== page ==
There are three simple but important questions that can positively impact the development of an ad, a brochure, a poster, or virtually any communication. These questions aim to streamline the thought process and amount and type of information to be relayed to a target audience. The questions bring focus to the message and maintain communication priorities. The combined answers are known as a creative brief – used with clients to develop communication or any marketing.
The development of a creative brief is a first priority when Alder & Associates starts work on a project with clients. The brief can eliminate confusion before, during and after the development process. While the questions used to develop the brief are relatively simple, it can take hours to answer them well and bring focus to the development of an ad, brochure or other collateral. And, the brief can mean the difference between a highly successful campaign or one that falls short of goals.
If you’re in the marketing business, you’ve probably used this or a similar method when working with clients. If this is new to you, here are the questions that need to be answered:
What is it? - This is the Identifier. In what manner do we want to be perceived or thought of by the consumer. This question and the following two questions must be answered in a simple, non-run-on sentence. This forces clarity of thought which is essential for the creatives.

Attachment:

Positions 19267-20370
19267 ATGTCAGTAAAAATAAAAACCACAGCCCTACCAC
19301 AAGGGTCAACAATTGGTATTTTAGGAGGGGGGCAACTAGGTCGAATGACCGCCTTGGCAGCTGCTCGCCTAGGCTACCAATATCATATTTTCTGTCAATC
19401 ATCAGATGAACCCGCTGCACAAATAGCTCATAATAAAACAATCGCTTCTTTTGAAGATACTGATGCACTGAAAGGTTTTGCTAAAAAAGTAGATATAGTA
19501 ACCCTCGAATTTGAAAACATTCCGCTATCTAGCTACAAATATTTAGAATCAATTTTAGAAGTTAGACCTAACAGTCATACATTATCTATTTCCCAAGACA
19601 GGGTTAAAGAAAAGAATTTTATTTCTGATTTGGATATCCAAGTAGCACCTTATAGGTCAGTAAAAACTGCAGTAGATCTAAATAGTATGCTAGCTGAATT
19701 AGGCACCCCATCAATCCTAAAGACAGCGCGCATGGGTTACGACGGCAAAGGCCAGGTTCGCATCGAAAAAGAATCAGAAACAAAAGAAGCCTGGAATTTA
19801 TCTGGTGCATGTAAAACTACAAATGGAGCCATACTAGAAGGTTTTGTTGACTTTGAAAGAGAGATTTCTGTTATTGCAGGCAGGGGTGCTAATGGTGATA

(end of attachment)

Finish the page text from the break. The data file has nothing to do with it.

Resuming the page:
How is it different? - This is the Differentiator. How is your product or service different than all of the rest – which “thing” makes it stand out from all others? This is where we as an ad agency assist our clients in honing their responses. For example, “good service” is not a valid differentiator.
What it means to me (the consumer)? - This is often an emotional response to “What’s in it for me?” It could be viewed as the main benefit or at times, might be derived solely from the differentiator. The answer to this question will result in what you’d like your target market to see and appreciate.
A creative brief with a basis of three simple questions. Seems easy enough – but since clients have often struggled to determine which of the many differentiators they believe important and often have difficulty in reaching consensus, you may want to provide these questions well before your first meeting on the project. Once answers have been developed and summarized in a creative brief, the brief is “approved” by all key stakeholders – those who will have a say in reviewing ad concepts, copy, etc.
The creative brief also serves as a “stress test” when reviewing the final material. If the ad or copy meets the brief, then the material is on-target and properly focused... and all will go smoothly from then on. Well, we can hope…
(C) Alder & Associates